By Brent Gloy and David Widmar
Unknowns Facing the 2021 Macroeconomy
Last spring, we wrote (here and here) about key factors and macroeconomic issues to monitor as the pandemic spread and the economic slowdown began. A year later, we’re following up to write about the key considerations for the economy in 2021 – and the hopes of a recovery.
The primary measure for economic activity – or output – is Gross Domestic Product (GDP). There are a few ways to consider and measure this. Figure 1 shows the aggregate measure of economic activity. At the end of 2019, the economy was humming along at an annualized rate of $21.7 trillion. By the second quarter of 2020, activity contracted to $18.5 trillion annually. The fourth quarter of 2020 recovered to $21.5 trillion but was still below pre-pandemic levels. To clarify, these data are nominal or not adjusted for inflation.
Discussions about the economy often focus on growth. Figure 2 shows the percentage change in real GDP from the same quarter a year ago. Accounting for inflation, the U.S. economy in the fourth quarter of 2020 decreased by -2.4% when compared to Q4 of 2019.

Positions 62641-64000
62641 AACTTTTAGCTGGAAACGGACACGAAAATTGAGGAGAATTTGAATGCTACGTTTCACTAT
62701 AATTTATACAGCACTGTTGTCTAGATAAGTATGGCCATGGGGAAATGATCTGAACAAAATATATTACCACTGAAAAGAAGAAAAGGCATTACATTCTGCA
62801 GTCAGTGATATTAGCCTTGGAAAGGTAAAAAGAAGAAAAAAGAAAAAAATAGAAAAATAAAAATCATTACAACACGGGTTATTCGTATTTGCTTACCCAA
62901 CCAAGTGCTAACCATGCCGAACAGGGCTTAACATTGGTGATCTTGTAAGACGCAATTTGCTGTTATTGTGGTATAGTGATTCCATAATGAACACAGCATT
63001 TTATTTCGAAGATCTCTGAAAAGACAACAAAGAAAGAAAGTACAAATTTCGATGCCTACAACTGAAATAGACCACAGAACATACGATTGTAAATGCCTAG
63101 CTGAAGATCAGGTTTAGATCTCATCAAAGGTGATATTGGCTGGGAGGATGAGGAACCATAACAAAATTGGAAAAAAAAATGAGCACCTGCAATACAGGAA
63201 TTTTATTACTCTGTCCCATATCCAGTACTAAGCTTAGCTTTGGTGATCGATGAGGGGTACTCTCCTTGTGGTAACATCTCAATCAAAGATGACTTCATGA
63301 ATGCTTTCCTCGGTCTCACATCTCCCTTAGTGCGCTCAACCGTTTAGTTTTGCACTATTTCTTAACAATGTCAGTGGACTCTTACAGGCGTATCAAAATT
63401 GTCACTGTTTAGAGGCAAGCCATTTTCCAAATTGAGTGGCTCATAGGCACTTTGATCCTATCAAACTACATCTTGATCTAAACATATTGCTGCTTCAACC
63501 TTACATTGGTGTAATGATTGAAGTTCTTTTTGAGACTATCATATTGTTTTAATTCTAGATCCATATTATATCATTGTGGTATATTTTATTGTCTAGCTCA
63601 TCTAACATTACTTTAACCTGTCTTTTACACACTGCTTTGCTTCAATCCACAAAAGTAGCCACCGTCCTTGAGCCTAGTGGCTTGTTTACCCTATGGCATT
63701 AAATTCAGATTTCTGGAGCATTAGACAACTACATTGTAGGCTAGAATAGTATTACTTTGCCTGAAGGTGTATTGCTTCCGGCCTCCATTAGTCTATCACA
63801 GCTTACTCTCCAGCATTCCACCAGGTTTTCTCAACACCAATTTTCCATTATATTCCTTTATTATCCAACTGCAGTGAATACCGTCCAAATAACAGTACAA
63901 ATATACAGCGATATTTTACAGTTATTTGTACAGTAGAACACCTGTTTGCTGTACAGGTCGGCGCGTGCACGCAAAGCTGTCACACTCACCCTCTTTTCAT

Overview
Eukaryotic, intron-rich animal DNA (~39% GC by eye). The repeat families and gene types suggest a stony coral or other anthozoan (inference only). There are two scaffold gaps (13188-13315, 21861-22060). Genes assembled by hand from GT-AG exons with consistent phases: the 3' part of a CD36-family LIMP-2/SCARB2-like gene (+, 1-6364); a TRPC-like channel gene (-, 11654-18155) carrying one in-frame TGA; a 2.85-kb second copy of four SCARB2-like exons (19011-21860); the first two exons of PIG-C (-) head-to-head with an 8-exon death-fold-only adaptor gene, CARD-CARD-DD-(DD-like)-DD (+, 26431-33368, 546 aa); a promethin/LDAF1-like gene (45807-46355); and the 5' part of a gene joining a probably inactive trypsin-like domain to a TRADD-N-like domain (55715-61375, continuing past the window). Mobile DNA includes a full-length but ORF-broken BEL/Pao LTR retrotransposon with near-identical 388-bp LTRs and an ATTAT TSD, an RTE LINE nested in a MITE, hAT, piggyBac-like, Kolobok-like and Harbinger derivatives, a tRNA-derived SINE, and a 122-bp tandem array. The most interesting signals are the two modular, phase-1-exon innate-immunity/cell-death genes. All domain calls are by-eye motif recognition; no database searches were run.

Considering figures 1 and 2 together, it’s important to recognize upfront that economic measures in 2021 may be a bit jarring. For instance, GDP growth in the second quarter of 2021 will likely be significantly higher compared to the lows of Q2 2020. This is to say the economy could still be “recovering” as it returns toward pre-pandemic level, but also posting large numbers.
Looking ahead, all eyes will be on where the economy goes in 2021. Will the economy remain in “recovery” mode, or will there be a bit of an economic surge or boom ahead?
Inflation is on everyone’s mind. In fact, Google searches of the word are up significantly and are approaching the index high.
Figure 2 shows the annual inflation rates, as measured by the consumer price index. The first thing that comes to mind is the wide range of observations. In the last decade, the annual change in the CPI has only exceeded 3% once (2011). However, rates of inflation were regularly near or above 3% throughout the 1990s and 2000s.
Of course, the word “inflation” conjures up thoughts about the 1970s and early 1980s, when inflation was 1) considerably higher than current levels and 2) spiked to extreme levels. During the 1970s, inflation was at its lowest in 1972, at 3.3%. Rates exceeded 11% in 1974 and again topped 10% in 1979, 1980, and 1981.
While there is much attention on inflation, the commentary is often vague. First, there is always some level of inflation in the economy; the issue is how much. Second, another consideration is the duration of inflation, or how long it persists. Anytime you hear concerns about inflation, you should consider three key elements: How soon, how high, and how long?
#3. Interest Rates
Discussion about interest rates generally focuses on the Federal Reserve’s actions. For example, “Will the Fed raise interest rates in 2021?” is a very important question. However, the interest rates market is more than the Fed Funds Rates.